The Lord said, I am that bread of life. Your fathers did eat manna in the wilderness, and are dead. This is the bread which cometh down from heaven, that a man may eat thereof, and not die. I am the living bread which came down from heaven: if any man eat of this bread, he shall live for ever: and the bread that I will give is my flesh, which I will give for the life of the world. The Jews therefore strove among themselves, saying, How can this man give us his flesh to eat? Then Jesus said unto them, Verily, verily, I say unto you, Except ye eat the flesh of the Son of man, and drink his blood, ye have no life in you. Whoso eateth my flesh, and drinketh my blood, hath eternal life; and I will raise him up at the last day. (John 6:48-54)
Since Pascha we have been reading from the Acts of the Apostles and the Gospel of John. I think this is one of the most important times of the year to keep up with these readings. Especially the Acts since this recounts the life of the Church after Christ's Resurrection and Ascension. And today we read of the conversion of Saul. You may have heard of him – he took the name Paul and became the great Apostle to the Gentiles (Gentiles are the vast majority of us, by the way, since very few of us come from the 12 tribes of Israel). Saul, who was such a great persecutor of Christians becomes a great Christian himself. The Lord provides him a path to salvation through service – and this is a path that we all are given. Reading this account of the conversation of the great Apostle involuntarily brings to mind so many other persecutors who later became great saints. Thankfully very few of our readers are actively involved in persecuting the Church, nor do we hope that any will every be. But it is inspiring and instructive to see that God touches Saul and he is changed. We too can be changed by touching God, and this is the topic of the Gospel.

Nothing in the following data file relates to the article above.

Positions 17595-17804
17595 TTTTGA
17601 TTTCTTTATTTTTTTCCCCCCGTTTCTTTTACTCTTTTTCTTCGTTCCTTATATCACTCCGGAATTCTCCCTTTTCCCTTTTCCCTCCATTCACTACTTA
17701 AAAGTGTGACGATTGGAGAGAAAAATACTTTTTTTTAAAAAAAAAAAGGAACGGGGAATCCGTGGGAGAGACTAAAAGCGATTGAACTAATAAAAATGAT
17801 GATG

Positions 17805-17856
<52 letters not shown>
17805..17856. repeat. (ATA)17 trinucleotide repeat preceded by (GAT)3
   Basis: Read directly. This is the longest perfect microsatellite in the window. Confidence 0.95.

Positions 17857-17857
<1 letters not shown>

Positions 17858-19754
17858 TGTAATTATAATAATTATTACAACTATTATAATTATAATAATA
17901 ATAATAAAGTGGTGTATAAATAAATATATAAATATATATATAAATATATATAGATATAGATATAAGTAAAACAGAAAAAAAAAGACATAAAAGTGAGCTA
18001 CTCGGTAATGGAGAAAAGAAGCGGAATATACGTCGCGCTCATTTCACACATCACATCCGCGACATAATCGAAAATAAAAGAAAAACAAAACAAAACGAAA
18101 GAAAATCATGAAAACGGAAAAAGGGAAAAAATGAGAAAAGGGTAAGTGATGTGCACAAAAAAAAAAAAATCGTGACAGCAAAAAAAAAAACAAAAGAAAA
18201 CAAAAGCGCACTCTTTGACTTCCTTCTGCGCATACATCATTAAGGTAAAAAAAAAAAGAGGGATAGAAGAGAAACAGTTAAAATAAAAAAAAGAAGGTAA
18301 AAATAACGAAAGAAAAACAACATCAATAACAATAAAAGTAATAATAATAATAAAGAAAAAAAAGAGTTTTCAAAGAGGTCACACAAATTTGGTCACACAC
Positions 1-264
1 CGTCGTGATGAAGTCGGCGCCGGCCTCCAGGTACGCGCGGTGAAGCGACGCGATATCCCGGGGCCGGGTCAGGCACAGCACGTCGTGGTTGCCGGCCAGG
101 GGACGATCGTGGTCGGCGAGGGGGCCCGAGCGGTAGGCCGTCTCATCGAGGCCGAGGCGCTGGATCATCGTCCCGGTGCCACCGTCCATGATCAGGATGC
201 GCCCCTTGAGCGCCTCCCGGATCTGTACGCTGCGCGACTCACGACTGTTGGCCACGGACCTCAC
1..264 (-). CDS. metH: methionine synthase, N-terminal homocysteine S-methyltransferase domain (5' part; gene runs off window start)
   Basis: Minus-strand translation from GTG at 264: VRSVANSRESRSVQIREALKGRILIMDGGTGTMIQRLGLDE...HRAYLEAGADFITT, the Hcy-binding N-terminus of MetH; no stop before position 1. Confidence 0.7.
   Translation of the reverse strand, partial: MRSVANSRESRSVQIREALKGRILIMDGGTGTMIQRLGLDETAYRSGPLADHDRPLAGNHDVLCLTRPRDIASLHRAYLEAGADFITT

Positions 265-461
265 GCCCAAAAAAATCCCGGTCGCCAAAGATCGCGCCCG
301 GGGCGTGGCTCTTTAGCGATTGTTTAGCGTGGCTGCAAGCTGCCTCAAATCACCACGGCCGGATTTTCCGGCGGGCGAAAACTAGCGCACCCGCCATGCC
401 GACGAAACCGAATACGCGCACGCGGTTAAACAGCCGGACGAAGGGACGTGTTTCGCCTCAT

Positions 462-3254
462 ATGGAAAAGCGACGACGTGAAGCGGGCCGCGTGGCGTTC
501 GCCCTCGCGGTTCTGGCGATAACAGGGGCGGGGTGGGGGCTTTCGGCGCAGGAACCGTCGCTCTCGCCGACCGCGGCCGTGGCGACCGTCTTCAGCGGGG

The entire sixth chapter of John is good for us to review regularly. But if we follow the daily readings we will indeed review it at least a good chunk of it – at this time of year. Here the Lord makes it clear that if we wish to have life (that is, eternal life) we must eat His flesh and drink His blood. This instructive poster may help as we think about this:
Disclaimer: I shamelessly stole this from Face Book. A slightly different Gospel reading yes, but nonetheless helpful here I think. We are not participating in a symbol, in a historical recreation, or in anything other than the spiritual reality of the Lord's Body and Blood – and in today's Gospel reading He makes it clear: WE NEED TO PARTAKE OF HOLY COMMUNION! And not just once in a while – regularly. What “regularly” means for each of us might be a little different, but it sure doesn't mean once a year, or four times a year. More – much more – often. But we also need to prepare ourselves to partake of Holy Communion, and this is why we have created a page on our web site specifically to help with appropriate preparation – please have a look – and please let me know if you have any questions. In fact, posting a question here would be good – that way everyone will learn from the answer!